49. A. J. Parkin, “Human memory,” Current Biology, vol. 9, pp. 582–585, 1999. View at Google Scholar
  50. E. K. Vogel, G. F. Woodman, and S. J. Luck, “Storage of features, conjunctions, and objects in visual working memory,” Journal of Experimental Psychology: Human Perception and Performance, vol. 27, no. 1, pp. 92–114, 2001. View at Publisher · View at Google Scholar
  51. P. S. Churchland, Brain-Wise. Studies in Neurophilosophy, MIT Press, Cambridge, Mass, USA, 2002.
  52. J. E. Lisman and M. A. P. Idiart, “Storage of 7±2 short-term memories in oscillatory subcycles,” Science, vol. 267, no. 5203, pp. 1512–1515, 1995. View at Google Scholar
  53. O. Jensen, M. A. P. Idiart, and J. E. Lisman, “Physiologically realistic formation of autoassociative memory in networks with theta/gamma oscillations: role of fast NMDA channels,” Learning Memory, vol. 3, no. 2-3, pp. 243–256, 1996. View at Google Scholar
  54. O. Jensen and J. E. Lisman, “Novel lists of 7 ± 2 known items can be reliably stored in an oscillatory short-term memory network: interaction with long-term memory,” Learning Memory, vol. 3, no. 2-3, pp. 257–263, 1996. View at Google Scholar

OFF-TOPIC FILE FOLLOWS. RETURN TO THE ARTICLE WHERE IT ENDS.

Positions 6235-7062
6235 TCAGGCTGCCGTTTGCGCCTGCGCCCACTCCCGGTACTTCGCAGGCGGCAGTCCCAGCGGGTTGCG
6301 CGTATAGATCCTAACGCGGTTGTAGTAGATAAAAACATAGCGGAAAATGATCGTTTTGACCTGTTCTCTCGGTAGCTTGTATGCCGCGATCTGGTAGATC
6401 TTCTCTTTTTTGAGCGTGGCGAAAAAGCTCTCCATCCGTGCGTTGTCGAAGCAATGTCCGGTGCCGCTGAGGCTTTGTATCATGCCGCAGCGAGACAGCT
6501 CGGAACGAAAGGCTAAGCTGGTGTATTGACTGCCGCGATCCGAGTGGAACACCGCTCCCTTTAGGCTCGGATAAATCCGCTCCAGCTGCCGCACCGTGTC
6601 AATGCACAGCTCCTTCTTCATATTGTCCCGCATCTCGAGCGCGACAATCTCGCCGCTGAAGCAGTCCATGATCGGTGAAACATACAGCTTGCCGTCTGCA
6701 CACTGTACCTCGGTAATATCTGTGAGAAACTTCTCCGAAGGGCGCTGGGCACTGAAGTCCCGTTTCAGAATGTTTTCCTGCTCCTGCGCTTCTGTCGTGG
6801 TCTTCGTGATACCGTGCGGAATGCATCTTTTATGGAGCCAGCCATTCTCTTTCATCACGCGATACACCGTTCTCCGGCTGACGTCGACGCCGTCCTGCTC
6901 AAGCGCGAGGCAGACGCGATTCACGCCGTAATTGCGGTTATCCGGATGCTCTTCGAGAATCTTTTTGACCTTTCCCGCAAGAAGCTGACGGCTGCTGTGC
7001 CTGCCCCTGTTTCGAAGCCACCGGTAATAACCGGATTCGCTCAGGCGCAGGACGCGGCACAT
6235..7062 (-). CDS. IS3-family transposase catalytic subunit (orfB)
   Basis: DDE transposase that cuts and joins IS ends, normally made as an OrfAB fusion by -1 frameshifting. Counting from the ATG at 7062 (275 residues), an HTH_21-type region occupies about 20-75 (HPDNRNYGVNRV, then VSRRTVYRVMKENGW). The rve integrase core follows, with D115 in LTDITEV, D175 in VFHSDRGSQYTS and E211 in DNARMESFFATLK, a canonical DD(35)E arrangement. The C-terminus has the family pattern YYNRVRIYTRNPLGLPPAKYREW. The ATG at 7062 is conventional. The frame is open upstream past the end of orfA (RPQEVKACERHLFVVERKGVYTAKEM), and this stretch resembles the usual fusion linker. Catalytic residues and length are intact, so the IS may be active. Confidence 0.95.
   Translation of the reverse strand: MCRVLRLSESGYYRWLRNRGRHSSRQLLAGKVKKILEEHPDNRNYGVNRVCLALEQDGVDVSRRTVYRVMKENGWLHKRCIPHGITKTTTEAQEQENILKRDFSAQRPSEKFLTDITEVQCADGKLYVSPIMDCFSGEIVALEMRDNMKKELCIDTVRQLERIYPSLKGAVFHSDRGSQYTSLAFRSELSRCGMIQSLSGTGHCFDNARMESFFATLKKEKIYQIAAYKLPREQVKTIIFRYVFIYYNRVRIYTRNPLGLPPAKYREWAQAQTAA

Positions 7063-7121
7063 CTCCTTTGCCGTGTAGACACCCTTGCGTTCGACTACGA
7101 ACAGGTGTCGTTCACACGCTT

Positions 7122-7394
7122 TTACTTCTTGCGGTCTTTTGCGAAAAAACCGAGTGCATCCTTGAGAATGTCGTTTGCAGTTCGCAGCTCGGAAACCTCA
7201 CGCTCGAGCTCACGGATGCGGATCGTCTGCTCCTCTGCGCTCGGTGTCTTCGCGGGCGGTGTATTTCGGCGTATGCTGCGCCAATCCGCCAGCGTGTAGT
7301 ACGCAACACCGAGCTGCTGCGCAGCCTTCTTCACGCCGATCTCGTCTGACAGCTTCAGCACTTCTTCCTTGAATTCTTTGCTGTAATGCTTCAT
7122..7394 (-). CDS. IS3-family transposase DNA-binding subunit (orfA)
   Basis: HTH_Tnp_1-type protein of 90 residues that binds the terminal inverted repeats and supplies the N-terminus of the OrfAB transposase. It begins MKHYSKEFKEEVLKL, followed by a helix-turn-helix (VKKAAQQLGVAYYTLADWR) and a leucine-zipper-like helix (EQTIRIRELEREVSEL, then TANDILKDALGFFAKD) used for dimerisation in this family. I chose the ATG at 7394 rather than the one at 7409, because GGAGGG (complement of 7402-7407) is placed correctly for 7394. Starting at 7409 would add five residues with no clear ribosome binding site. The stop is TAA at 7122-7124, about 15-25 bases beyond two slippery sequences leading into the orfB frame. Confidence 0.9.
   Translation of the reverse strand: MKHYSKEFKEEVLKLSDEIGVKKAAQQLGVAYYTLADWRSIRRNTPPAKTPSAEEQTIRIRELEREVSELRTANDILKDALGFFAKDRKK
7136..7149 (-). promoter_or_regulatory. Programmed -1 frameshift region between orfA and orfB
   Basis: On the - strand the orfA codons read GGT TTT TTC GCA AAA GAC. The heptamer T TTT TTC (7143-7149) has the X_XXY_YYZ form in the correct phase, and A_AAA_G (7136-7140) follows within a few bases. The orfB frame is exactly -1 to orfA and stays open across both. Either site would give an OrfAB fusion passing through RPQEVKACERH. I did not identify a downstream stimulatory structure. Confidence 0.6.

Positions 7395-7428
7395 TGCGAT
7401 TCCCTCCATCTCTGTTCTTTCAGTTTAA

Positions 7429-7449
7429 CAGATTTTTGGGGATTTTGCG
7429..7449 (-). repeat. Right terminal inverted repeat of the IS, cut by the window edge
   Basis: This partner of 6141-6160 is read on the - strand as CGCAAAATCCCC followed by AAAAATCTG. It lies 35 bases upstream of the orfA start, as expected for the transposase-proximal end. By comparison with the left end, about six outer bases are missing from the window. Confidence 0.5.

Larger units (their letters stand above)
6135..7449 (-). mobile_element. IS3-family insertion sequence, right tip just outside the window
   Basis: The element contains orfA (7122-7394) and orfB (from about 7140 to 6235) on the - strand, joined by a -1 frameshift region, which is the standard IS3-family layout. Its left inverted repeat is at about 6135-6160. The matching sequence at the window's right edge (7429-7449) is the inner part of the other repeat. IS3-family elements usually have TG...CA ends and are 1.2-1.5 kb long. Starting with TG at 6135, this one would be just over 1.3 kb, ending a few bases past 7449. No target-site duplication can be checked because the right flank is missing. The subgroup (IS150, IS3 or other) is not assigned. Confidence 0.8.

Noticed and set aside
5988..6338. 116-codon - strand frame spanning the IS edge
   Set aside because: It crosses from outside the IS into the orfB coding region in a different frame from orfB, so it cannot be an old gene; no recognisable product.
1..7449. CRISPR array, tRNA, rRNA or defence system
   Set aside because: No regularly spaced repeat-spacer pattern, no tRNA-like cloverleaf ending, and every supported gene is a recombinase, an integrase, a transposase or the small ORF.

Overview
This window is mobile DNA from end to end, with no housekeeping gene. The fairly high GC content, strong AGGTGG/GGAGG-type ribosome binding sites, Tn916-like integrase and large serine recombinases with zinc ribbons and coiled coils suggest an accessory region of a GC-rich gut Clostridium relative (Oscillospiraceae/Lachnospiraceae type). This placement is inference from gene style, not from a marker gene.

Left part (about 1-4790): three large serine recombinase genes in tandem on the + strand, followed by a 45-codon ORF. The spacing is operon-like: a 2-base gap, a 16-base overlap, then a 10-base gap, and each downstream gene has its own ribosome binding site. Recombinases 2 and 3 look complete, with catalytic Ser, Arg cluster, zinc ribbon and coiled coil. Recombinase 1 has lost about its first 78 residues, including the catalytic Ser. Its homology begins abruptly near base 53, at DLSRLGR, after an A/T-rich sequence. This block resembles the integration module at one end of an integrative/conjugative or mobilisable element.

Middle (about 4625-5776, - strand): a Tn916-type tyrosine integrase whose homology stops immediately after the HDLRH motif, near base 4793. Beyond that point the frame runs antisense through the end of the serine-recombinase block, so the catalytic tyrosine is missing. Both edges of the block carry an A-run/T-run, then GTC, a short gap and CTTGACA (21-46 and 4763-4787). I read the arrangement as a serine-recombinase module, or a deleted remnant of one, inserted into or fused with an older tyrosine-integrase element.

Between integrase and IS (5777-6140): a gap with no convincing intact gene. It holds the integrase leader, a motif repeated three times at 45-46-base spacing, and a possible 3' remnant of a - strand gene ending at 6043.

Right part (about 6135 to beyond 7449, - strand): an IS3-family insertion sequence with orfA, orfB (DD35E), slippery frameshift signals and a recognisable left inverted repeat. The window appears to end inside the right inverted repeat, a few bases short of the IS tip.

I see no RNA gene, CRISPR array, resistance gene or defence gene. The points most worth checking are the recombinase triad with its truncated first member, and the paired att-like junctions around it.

55. J. Lisman, “What makes the brain's tickers tock?” Nature, vol. 394, no. 6689, pp. 132–133, 1998. View at Publisher · View at Google Scholar
  56. O. Jensen and J. E. Lisman, “An oscillatory short-term memory buffer model can account for data on the Sternberg task,” Journal of Neuroscience, vol. 18, no. 24, pp. 10688–10699, 1998. View at Google Scholar
  57. O. Jensen, “Reading the hippocampal code by theta phase-locking,” Trends in Cognitive Sciences, vol. 9, no. 12, pp. 551–553, 2005. View at Publisher · View at Google Scholar
  58. O. Jensen and J. E. Lisman, “Hippocampal sequence-encoding driven by a cortical multi-item working memory buffer,” Trends in Neurosciences, vol. 28, no. 2, pp. 67–72, 2005. View at Publisher · View at Google Scholar
  59. E. Başar, Brain Functions and Oscillations, I. Brain Oscillations: Principles and Approaches, Springer, Berlin, Germany, 1998.
  60. E. Başar, C. Başar-Eroglu, S. Karakaş, and M. Schürmann, “Brain oscillations in perception and memory,” International Journal of Psychophysiology, vol. 35, no. 2-3, pp. 95–124, 2000. View at Publisher · View at Google Scholar